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    Song Title »
Turn It On
    Authors »
Lindsey Buckingham, Richard Dashut

    Year Written »
1992

    Lyrics »

Now, someone has left you alone
Somehow you will carry on
You are the man
Do what you can
Just go out and turn it on

You can fight, you can pray, you can reach for the sky
You can heal someone’s soul, you don’t even know why
Turn it on

Now, someone is dead and gone
The hurt that you feel makes you strong
Time is allowed
Make him proud
Just go out and turn it on

You can love, you can hate, you can laugh, you can cry
You can run for your life, you can live, you can die
Turn it on

You can hurt, you can heal, you can reach for the light
You could trust in yourself if you’d give it a try
Turn it on

    Fan Interpretation »

Lindsey Buckingham's Out of the Cradle album (1992) is a painfully personal, and deeply introspective work. It chronicles many of Lindsey's inner-battles and inner-dialogues about self-doubt, insecurity, personal and musical integrity, heartaches, and family deaths. It is an album that solidifies Lindsey's consecrated position as a "tortured soul," as this shy and sensitive man probes his troubled heart for answers and strength he knows he must find from within, to begin to heal himself.

And though the struggles are difficult, it is through songs like "Turn It On," that we can see that Lindsey is fighting to make "the positive choice," and he may yet ultimately win his battles to accept himself, accept his sorrows, and understand that wounds can heal and life must go on.

While Lindsey has discussed the motivation for several of the songs on the album, including the stunningly personal "Street of Dreams," "Turn It On" is a song he has rarely discussed in the media, nor a song he seems to have ever performed in concert to date. Perhaps this is because the events that inspired it were simply still too close to his heart. Just about the only hint of his feelings and motivation for the song came in Lindsey's BAM Magazine interview in 1992, where he would only say that a song on the album, besides "Street of Dreams," is about a family tragedy.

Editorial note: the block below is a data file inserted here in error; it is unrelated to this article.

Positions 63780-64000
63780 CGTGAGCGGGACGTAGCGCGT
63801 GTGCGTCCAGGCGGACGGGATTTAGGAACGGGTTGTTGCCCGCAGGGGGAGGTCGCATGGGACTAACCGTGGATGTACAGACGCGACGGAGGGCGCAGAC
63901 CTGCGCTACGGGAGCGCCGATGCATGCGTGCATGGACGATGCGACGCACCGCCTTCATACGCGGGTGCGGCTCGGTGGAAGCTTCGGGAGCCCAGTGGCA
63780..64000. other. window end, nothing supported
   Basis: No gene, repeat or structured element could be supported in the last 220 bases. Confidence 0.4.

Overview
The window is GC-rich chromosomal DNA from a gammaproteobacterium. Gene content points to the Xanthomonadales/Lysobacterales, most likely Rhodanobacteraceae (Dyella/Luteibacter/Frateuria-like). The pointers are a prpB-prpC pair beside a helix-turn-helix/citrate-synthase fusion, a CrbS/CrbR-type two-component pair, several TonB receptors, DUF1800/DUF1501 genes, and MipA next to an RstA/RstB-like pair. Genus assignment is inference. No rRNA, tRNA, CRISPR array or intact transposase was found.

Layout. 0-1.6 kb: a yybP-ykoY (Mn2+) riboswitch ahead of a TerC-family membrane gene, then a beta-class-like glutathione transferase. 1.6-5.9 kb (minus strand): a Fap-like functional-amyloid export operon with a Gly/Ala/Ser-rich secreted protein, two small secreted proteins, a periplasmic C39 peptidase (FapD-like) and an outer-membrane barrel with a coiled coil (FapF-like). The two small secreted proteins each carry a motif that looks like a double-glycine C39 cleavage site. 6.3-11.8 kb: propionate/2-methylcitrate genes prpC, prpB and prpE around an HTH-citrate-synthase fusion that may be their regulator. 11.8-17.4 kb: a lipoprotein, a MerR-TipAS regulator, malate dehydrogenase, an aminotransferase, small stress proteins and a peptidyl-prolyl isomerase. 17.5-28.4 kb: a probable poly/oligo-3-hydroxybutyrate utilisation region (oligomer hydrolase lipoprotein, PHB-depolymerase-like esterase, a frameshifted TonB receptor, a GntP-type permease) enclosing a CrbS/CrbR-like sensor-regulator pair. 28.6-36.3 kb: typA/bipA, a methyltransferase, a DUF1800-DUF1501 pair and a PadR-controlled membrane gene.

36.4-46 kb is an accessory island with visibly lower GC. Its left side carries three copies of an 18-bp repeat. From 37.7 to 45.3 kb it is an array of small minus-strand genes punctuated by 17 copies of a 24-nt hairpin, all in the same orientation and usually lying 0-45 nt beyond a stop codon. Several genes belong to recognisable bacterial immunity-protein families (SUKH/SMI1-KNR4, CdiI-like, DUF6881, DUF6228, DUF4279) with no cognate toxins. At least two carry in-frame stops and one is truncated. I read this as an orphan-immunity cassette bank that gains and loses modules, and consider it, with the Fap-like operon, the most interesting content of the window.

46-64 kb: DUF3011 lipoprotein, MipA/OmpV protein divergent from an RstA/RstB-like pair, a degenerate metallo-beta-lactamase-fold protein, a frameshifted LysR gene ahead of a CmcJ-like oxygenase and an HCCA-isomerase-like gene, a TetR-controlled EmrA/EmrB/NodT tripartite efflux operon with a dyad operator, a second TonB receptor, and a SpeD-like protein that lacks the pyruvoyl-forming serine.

Lindsey's older brother Greg died suddenly during the making of the album, and we all seem to be in agreement that "Turn It On" is that other song he mentioned about a family tragedy. It is a song about learning to cope with that death, which may also have prompted Lindsey to examine other deaths and losses in his life - the death of his father when he was quite young, and before he could show his dad the success he would find; the loss of dreams and love through two long and tortuous romantic break-ups; the loss of another great love - his artistic vision, for a time. Losses of all kinds can leave gaping wounds that are repeatedly torn open when new tragedies are experienced. Family and loss were very much on Lindsey's mind throughout the album, so I think all of those thoughts are inexorably linked in this song.

But "Turn It On" isn't ultimately a sad song dwelling on death, abandonment, or disillusionment. It is a song in which Lindsey searches himself for a way to deal with loss. He is searching to find a way to "turn it on," and move on, by drawing strength from those people and things that are closest and most important to him.